The Whole Dali in a Face by Salvador Dali

Landscape with a Girl Skipping by Salvador Dali

Surrealism is defined as a 20th-century avant-garde movement in art and literature that sought to release the creative potential of the unconscious mind by the irrational juxtaposition of images. Rene Magritte said, “To be a surrealist means barring from your mind all remembrance of what you have seen, and being always on the lookout for what has never been.” Andre Breton wrote, “Surrealism is based on the belief in the superior reality of certain forms of previously neglected associations, in the omnipotence of dream, in the disinterested play of thought. It tends to ruin once and for all other psychic mechanisms and to substitute itself for them in solving all the principle problems of life.

A Chemist Lifting with Extreme Precaution the Cuticle of a Grand Piano by Salvador Dali


I read that statement and it occurs to me that the editing process in cinema can be described, at its best, as a similar experience, or at least there are certain things that can only be discovered by allowing oneself to have “the disinterested play of thought.” For me, great editors are those who encourage the director to get out of the intellect, to discover what it is in the material that wants to come out, separate from conscious intent. There are those directors and editors who dig deeper, that intuit the unexpected, and it is those films that have the most resonance for me, and who separate themselves from the mundane.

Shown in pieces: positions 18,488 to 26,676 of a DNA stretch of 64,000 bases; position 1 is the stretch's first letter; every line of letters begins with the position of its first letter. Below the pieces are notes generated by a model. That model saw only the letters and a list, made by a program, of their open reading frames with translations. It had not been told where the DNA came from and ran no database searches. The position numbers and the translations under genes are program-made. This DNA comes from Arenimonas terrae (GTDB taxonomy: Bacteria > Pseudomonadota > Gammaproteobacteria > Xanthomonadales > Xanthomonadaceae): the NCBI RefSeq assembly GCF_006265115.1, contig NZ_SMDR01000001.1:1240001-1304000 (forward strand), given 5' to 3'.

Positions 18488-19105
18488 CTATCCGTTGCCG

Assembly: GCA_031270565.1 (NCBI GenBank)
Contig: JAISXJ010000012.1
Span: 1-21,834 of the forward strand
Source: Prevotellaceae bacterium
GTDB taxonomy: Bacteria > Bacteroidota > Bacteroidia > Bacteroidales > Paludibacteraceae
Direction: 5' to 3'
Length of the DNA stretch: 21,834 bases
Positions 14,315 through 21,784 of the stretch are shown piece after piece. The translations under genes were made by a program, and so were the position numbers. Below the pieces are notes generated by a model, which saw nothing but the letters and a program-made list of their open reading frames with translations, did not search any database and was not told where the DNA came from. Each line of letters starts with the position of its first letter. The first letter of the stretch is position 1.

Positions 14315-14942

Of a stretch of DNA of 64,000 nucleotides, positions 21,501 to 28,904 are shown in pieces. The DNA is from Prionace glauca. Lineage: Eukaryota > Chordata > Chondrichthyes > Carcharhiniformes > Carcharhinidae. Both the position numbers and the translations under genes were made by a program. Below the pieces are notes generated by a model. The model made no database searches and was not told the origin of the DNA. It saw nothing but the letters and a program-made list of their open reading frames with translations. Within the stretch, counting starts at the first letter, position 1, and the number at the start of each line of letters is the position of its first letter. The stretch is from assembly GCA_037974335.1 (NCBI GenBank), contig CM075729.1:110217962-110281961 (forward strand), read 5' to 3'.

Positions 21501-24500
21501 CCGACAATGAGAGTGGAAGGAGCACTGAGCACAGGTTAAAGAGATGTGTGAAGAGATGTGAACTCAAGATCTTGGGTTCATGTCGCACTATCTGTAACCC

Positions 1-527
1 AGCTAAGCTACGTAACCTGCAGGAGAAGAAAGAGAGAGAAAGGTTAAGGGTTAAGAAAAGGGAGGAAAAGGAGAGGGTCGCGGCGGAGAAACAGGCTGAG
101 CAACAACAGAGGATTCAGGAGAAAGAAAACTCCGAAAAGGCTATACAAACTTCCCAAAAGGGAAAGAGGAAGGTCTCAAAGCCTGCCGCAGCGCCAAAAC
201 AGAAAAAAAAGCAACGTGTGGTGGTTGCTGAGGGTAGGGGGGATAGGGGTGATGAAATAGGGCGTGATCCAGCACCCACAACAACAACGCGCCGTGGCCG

Landscape with Butterflies by Salvador Dali

I believe in the “omnipotence of dreams”—it explains why I think cinema and television have such great power on our psyches. The movies that linger in the collective imagination–the films that I’ve written about on this blog, the ones that tend to show up over and over in film books, on websites, in retrospectives, in conversations—capture something of the essence of dreams. The narratives are oftentimes of little or no consequence, except inasmuch as they direct the emotions (that is why exposition scenes are almost always so deadly). But the design elements, the colors or lack thereof, the emotional contexts, the graphic elements—these all stir up the unconscious, and therefore these are the aspects one looks for in repeated viewings.